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Karen Ridings

Raising successful children by teaching healthy habits

"I want the best for my children." All parents want their children to succeed in life. The question is how can we help them reach their full potential? Certainly education is a key ingredient for success. Teaching children what good health looks like and "smart" habits to maintain a healthy body is also part of the success story.

Childhood obesity is on the rise - 16.3% of children and adolescents between the ages of two and 19 are obese (1). An unhealthy weight puts children at risk for diabetes, hypertension, and high cholesterol. As parents, we know that illness diminishes the quality of our lives. We can take action and help our children avoid these health issues.

Here are some tips to promote healthy habits:

1. Think your activity: It is recommended that children participate in at least 60 minutes of exercise each day. The 60 minutes can occur throughout the day in many forms. For example, 15 minutes of walking, 30 minutes of swimming, and 15 minutes of playing outside games will give your child 60 minutes of exercise.

2. Think your screen time: The Academy of Pediatrics recommends that parents limit their children's screen time (TV, computer) to 1-2 hours per day. This will help your child become more active as well as develop new interests, e.g. books, board games etc.

3. Think your drinks: Drinking enough fluids is critical for good health. Milk, water, and juice are the recommended beverages of choice. Soda and other calorie laden beverages are unwanted sources of calories. In addition, they rarely provide important nutrients needed for growth. Wean your children off soda by offering soda water mixed with fruit juice or water with lemon.

4. Think your snacks: Make your child's snacks count. Too many snack foods are high in salt, sugar, and fat. Fruit is a wonderful snack. It is sweet and packed full of nutrients that your child needs for growth. Some other options might be veggie sticks, popcorn, pretzels, yogurt, peanut butter and crackers, nuts, and homemade juice pops. Stay away from candy and snack foods high in sugar, salt, and trans-fats.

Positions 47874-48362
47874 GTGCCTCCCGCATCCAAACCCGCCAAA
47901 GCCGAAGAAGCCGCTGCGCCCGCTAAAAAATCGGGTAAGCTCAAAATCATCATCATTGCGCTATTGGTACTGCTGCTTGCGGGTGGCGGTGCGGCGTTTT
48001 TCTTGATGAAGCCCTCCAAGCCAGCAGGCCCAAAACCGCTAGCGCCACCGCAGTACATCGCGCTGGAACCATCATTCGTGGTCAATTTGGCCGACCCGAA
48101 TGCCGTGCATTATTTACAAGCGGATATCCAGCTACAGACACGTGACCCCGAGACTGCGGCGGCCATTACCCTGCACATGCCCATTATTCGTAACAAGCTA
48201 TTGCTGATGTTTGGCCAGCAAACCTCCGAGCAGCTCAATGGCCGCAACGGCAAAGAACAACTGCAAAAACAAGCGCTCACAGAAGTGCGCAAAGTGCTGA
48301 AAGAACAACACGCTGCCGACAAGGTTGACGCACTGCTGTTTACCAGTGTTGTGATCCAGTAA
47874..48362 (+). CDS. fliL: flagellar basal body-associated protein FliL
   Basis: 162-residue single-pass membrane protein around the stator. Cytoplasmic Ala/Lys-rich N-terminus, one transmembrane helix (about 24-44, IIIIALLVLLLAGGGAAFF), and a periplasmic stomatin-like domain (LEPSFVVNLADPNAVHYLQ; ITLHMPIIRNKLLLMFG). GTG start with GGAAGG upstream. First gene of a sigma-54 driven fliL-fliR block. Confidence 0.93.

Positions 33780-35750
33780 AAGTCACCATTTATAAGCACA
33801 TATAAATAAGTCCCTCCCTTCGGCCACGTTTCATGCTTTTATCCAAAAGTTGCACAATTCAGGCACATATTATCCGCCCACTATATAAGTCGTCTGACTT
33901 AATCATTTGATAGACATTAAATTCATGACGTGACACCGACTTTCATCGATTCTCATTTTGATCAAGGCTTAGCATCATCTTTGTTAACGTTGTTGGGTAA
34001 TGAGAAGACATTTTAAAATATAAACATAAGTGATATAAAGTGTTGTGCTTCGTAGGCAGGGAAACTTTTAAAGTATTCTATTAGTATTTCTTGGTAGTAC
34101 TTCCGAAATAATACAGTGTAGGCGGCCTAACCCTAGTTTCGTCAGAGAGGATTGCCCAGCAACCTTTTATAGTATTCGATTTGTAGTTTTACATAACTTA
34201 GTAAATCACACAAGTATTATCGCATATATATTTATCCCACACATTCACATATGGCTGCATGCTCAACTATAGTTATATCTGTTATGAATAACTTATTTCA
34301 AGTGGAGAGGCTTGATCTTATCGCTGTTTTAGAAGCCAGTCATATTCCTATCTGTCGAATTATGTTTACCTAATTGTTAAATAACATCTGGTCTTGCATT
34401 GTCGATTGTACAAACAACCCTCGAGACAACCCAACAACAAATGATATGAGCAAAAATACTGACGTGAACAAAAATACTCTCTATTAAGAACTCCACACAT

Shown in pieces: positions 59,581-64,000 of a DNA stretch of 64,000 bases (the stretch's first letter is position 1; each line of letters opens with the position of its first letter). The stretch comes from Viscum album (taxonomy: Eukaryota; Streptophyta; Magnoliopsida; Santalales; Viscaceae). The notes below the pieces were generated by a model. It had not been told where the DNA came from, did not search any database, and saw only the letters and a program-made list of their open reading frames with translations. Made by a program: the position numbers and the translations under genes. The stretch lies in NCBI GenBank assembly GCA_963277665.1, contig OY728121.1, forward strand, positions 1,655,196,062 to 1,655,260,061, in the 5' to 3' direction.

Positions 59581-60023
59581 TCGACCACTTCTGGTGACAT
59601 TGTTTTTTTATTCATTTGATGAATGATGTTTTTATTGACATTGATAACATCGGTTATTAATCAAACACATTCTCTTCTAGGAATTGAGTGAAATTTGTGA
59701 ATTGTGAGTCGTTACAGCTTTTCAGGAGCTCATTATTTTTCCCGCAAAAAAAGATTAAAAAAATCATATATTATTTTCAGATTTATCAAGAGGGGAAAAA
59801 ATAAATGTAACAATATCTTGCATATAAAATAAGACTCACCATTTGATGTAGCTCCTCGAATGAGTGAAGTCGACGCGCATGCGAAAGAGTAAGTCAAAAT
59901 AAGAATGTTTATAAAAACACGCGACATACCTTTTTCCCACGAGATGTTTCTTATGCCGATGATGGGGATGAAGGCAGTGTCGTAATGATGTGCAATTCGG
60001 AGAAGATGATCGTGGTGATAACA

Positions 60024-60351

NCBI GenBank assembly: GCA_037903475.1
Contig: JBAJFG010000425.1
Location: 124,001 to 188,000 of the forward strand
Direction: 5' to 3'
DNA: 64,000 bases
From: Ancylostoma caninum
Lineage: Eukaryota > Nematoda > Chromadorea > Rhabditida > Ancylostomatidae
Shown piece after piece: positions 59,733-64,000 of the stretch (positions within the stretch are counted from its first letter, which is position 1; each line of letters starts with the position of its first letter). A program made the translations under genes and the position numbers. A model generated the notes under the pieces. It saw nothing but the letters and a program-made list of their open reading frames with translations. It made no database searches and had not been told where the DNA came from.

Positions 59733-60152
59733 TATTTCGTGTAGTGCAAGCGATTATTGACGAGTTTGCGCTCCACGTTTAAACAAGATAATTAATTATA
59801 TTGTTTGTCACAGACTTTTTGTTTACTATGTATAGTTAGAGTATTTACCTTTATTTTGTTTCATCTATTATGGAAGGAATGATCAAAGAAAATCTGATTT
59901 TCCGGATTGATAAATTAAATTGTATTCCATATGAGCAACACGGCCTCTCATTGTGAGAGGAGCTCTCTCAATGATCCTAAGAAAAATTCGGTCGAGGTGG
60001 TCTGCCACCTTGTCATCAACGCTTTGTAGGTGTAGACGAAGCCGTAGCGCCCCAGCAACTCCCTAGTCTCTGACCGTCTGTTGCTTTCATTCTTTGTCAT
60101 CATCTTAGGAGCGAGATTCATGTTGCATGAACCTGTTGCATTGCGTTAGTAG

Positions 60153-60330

5. Think your lunches: Children need calcium for the development of healthy bones and teeth. Make milk or soy milk fortified with calcium the beverage of choice for lunch. Instead of potato chips and cookies, offer fruit and veggie sticks. Remember children do not have big appetites. Every calorie counts.

6. Think your vegetables: Are you offering children vegetables at your evening meal? Offering a variety of vegetables throughout the week will provide your child with important nutrients for growth. If your child does not like a particular vegetable, don't give up. It may take up to 7 to 8 exposures before your child accepts a new food.

7. Think your portion sizes: Let your child's tummy be the guide. Start your child with small portions and give them more if he/she requests more. Don't make your children clean their plates. That promotes overeating. When going out to restaurants, share a meal with your child. Usually restaurant portions are big enough to feed 2-3 people. If your child orders a separate dinner, let them take home a "doggie" bag.

Remember the habits that you help your child develop will last a lifetime. Make it a lifetime of good health!

Sources: (1) Institute of Medicine, Local Government Actions to Prevent Childhood Obesity (September 2009)



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Author - Brittany Michael Author - Karen Poff Author - Karen Ridings Family & Human Development Family Financial Management Food, Nutrition, Health




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